For the millions of people worldwide who are afflicted with diabetes, we are now one step closer to a potential cure for the disease.
Spring Point Project, a non-profit organization created to expedite the widespread availability of islet tissue for diabetes care, has now conducted the first animal population of its biosecure animal facility in Western Wisconsin to breed and maintain high-health, pathogen-free pigs. Insulin-producing islet cells from such high-health pigs are needed to meet the demands in the diabetes community that cannot be realized by using transplantation of human islets.
This facility was funded by a $6.2 million grant from the Diabetes Research & Wellness Foundation's (DRWF), a Washington, D.C. based nonprofit worldwide network dedicated to finding and funding the cure for diabetes. Ryan Companies, U.S., constructed the DRWF Islet Resource Facility.
The 21,000 square-foot bio-secure building will be home to approximately 100 high-health, 'medical-grade' pigs. Pancreatic islet cells from those pathogen-free pigs will be used for transplantation into diabetes patients in clinical trials. There are very few buildings of this kind in the world.
"We had a favorable response from the FDA on the design and operations of this building," said Dr. Henk-Jan Schuurman, CEO of Spring Point Project. "Now, our goal is to be ready for clinical trials within three years, and to provide an FDA-approved standard treatment soon thereafter. We are very pleased that the first animals in the facility meet the high-health standards."
"Populating the Islet Resource Facility marks a major milestone in our ability to offer islet transplants to all patients with diabetes who meet medical criteria," said Dr. Bernhard Hering, a world-renowned diabetes expert and Scientific Director of the Diabetes Institute for Immunology & Transplantation at the University of Minnesota, which may run pre-clinical and clinical trials with Spring Point Project. "Human islet cell transplants have reversed diabetes in 90 percent of our recipients. However, the shortage of human donor organs greatly limits the applicability of islet transplants. Pig islets will solve this demand issue and are at the forefront of a far-reaching cure for patients with diabetes."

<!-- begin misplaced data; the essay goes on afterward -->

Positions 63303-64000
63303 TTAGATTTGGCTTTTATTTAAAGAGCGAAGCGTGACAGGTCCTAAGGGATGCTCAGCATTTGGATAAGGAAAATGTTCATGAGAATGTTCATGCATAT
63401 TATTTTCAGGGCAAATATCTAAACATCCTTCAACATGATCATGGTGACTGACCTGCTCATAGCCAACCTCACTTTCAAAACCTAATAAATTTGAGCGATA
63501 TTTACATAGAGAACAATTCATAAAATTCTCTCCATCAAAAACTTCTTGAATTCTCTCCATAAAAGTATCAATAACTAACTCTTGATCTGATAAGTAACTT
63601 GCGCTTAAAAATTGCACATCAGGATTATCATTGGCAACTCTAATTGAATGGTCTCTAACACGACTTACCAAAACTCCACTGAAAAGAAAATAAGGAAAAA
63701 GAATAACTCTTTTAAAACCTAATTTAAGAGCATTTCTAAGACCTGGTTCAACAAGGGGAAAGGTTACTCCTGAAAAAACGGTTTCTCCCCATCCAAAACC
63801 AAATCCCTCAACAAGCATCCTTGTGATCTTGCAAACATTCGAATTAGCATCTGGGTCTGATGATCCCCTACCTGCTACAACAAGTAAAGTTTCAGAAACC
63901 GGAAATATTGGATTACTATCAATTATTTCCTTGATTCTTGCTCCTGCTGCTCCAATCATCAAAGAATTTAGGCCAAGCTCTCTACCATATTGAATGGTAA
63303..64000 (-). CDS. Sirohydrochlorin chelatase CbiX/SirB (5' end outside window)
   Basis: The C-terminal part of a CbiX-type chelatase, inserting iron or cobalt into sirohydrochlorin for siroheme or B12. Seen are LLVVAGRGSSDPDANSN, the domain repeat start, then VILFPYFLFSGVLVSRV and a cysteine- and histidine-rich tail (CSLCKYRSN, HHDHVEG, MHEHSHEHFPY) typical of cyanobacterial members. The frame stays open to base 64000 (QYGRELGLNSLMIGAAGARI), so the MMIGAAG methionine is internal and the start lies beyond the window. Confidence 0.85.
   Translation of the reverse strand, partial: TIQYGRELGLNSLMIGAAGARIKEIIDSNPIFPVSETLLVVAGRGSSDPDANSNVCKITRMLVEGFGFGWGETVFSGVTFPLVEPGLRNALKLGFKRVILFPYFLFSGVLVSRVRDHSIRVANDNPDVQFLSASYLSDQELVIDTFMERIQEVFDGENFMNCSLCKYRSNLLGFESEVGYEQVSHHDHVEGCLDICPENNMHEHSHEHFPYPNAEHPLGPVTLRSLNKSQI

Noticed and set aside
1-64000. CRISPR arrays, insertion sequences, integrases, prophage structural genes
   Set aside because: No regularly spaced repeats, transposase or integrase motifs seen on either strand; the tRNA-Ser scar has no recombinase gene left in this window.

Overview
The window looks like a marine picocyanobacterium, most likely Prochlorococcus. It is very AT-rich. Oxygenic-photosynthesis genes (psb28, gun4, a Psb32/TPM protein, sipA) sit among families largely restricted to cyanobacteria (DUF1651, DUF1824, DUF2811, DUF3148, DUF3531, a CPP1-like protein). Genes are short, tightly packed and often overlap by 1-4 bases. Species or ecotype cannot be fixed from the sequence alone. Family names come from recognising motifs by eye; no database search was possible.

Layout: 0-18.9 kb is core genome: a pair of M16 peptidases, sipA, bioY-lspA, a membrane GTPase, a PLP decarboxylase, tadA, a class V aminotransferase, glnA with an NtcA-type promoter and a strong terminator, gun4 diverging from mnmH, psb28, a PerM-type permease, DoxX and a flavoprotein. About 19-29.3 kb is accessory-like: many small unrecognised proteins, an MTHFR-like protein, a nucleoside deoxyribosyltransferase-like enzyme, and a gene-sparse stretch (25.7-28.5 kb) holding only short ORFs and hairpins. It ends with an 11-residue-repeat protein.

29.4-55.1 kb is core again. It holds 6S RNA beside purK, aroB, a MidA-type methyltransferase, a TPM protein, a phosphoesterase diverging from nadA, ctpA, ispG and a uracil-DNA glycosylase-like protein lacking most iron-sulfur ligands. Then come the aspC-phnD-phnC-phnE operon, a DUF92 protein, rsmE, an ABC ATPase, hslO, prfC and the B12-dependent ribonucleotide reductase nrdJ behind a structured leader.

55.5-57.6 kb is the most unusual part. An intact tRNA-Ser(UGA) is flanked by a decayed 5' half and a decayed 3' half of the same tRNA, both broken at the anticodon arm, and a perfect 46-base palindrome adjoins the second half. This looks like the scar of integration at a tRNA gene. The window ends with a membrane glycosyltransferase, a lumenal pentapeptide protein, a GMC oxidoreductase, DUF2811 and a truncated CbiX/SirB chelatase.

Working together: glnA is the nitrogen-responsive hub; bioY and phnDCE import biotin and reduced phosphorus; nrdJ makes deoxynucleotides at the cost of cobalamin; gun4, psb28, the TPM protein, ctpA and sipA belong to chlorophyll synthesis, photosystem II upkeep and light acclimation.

The demand for high-health pig islets has been significantly heightened since Dr. Hering and his team last March documented their medical milestone in the prestigious scientific journal Nature Medicine – pig islet cell transplantation yielding long-term diabetes reversal in monkeys, opening the path to unprecedented new opportunities for patients with diabetes.
"This is the reason Spring Point Project was established," said Tom Cartier, president and chairman on the board of Spring Point Project. "The Diabetes Research & Wellness Foundation was among the first to come on board to support our activities. We also appreciate the Juvenile Diabetes Research Foundation for their substantial support of the research team at the University of Minnesota Diabetes Institute for Immunology and Transplantation. We're moving closer to a cure for diabetes as a result of everyone's efforts."
An experienced team at Spring Point Project under leadership of Dr. Schuurman, and working with geneticist Dr. Scott Fahrenkrug of the University of Minnesota, is overseeing the breeding of the animals for safety and high islet production in the facility.
The Hutterian Brethren, a religious farming community in South Dakota, is contributing its expertise with the overseeing and care of the animals.
"The focused efforts in an unique partnership combining top-class expertise in all disciplines needed is the best safeguard for success and based DRWF's decision for funding," commented W. Michael Gretschel, volunteer president of the Diabetes Research & Wellness Foundation. "We will provide the world new hope for transplants that will relieve patients from the day-to-day burdens of insulin administration and threats of high and low blood sugars that cause deadly complications—from blindness to heart attacks, strokes and kidney failure."
henk schuurman | EurekAlert!
Modern genetic sequencing tools give clearer picture of how corals are related
17.08.2017 | University of Washington
The irresistible fragrance of dying vinegar flies
16.08.2017 | Max-Planck-Institut für chemische Ökologie
16.08.2017 | Event News
04.08.2017 | Event News
26.07.2017 | Event News
17.08.2017 | Physics and Astronomy
17.08.2017 | Earth Sciences
17.08.2017 | Physics and Astronomy